A measure of intensity was developed in order to facilitate the identification of local coastal storm types. The Coastal Impacts Intensity Scale (CIIS) provides guidance and classification on storms producing physical impacts for a given range of forcing parameters and possible outcomes. Therefore, local coastal storms producing physical impacts can be classified using a numeric intensity value. The CIIS is a refined grading scale based on a number of factors including theoretical wind speeds, atmospheric pressure, storm duration, sea states and return periods. A scale from 1-9 represents, Light Coastal Storms (CIIS1); Mild Coastal Storms (CIIS2); Moderate Coastal Storms (CIIS3); Strong Coastal Storms (CIIS4); Severe Coastal Storms (CIIS5); Intense Coastal Storms (CIIS6); Extensive Coastal Storms (CIIS7); Extreme Coastal Storms (CIIS 8) and Super Coastal Storms (CIIS9).
In total, 251 severe local coastal storms were analyzed for a 140 year period between 1865 and 2005. There was no CIIS 8 or 9 local coastal storms affecting the study region, with a 1% occurrence of CIIS7 events. The most common were those of CIIS3 with a 29% occurrence level and CIIS4 at 24%. As storm intensity increases above CIIS4 the number of events decline, with the highest ranking event at CIIS7 indicating a wind speed range of 96-110 mph (155-177 km/h) and a local atmospheric pressure range of 975-965 mb.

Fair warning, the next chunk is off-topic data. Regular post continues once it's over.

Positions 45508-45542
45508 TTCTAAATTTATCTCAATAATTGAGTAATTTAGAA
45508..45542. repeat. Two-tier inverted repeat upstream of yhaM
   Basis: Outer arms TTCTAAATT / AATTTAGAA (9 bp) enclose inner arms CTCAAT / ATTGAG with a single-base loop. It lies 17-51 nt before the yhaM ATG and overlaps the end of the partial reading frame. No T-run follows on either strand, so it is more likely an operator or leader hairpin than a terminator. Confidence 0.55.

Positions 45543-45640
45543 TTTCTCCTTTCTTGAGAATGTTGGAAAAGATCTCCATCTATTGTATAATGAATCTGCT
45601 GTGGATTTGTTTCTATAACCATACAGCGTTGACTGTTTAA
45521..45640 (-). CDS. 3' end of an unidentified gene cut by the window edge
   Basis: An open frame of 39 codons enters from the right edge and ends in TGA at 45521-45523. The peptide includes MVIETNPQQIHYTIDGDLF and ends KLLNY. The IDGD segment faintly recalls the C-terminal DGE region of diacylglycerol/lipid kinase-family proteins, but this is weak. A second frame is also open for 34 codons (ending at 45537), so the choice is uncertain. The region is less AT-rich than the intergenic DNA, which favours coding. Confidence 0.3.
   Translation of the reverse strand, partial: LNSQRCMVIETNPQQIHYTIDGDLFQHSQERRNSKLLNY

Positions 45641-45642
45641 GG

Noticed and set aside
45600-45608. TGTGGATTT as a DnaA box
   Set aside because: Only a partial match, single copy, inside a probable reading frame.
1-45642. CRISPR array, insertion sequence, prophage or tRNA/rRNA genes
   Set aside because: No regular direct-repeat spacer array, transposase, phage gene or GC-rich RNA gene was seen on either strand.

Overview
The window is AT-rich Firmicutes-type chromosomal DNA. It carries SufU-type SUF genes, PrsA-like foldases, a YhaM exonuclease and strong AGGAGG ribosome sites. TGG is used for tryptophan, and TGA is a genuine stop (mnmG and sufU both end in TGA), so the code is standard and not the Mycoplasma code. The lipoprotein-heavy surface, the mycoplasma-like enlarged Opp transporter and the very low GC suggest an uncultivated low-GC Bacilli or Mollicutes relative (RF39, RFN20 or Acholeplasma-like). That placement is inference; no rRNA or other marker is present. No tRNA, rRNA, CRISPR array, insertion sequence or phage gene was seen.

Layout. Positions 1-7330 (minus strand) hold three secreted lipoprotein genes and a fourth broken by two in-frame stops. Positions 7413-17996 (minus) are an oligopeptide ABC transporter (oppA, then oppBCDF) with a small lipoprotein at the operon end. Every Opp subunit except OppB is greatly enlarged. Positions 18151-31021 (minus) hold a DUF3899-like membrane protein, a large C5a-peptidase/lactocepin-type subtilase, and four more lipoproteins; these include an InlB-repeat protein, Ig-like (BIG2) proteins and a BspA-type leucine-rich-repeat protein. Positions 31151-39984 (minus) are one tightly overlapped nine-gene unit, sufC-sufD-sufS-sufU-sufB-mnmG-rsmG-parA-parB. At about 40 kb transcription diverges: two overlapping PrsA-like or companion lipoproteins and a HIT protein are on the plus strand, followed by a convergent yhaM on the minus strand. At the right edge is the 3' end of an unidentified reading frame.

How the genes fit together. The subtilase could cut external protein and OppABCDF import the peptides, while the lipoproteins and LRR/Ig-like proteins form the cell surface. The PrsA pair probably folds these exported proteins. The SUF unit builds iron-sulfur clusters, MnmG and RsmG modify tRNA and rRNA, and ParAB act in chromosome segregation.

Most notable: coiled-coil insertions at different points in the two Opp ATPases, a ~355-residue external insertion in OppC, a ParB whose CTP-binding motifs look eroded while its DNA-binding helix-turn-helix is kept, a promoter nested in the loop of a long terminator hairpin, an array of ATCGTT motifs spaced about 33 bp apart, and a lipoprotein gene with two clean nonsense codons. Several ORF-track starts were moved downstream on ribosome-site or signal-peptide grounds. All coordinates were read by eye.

Twelve of the fifteen most intense storms occurred post-1965 and results showed that the number of local coastal storms have increased in intensity in recent decades with the most intense occurring in 1987 (October 6th) and 1998 (January 3rd). A key turning point in intensity was identified between 1935 and 1942. Prior to 1940 there were a greater number of less intense storms. Whilst the number can be partly explained by reporting and increased vulnerability, the intensity suggests that more damaging severe local coastal storms are affecting the coast in these years. Increased local coastal storm intensity is closely linked to recent changes in local atmospheric pressure depth of these storms. The frequency of deeper pressure systems has increased over the last 140 years with local low pressure less than 965 mb occurring in the series for the first time post-1985. A swing in increased local coastal storm activity from October-December to that of January-March was identified.
Any reduction in storm frequency in the north of the United Kingdom and an increase in the south is consistent with a southerly movement of the North Atlantic storm track. Whilst severe local storms are more likely related to local gradients of pressure than to large-pressure differences over the Atlantic, it is also possible they are influenced and modified by the long-term changes on the large-scale. The progressive intensity result could be part of a natural multi-decadal oscillation of the storm climate or indeed, evidence towards anthropogenic influences on the climate.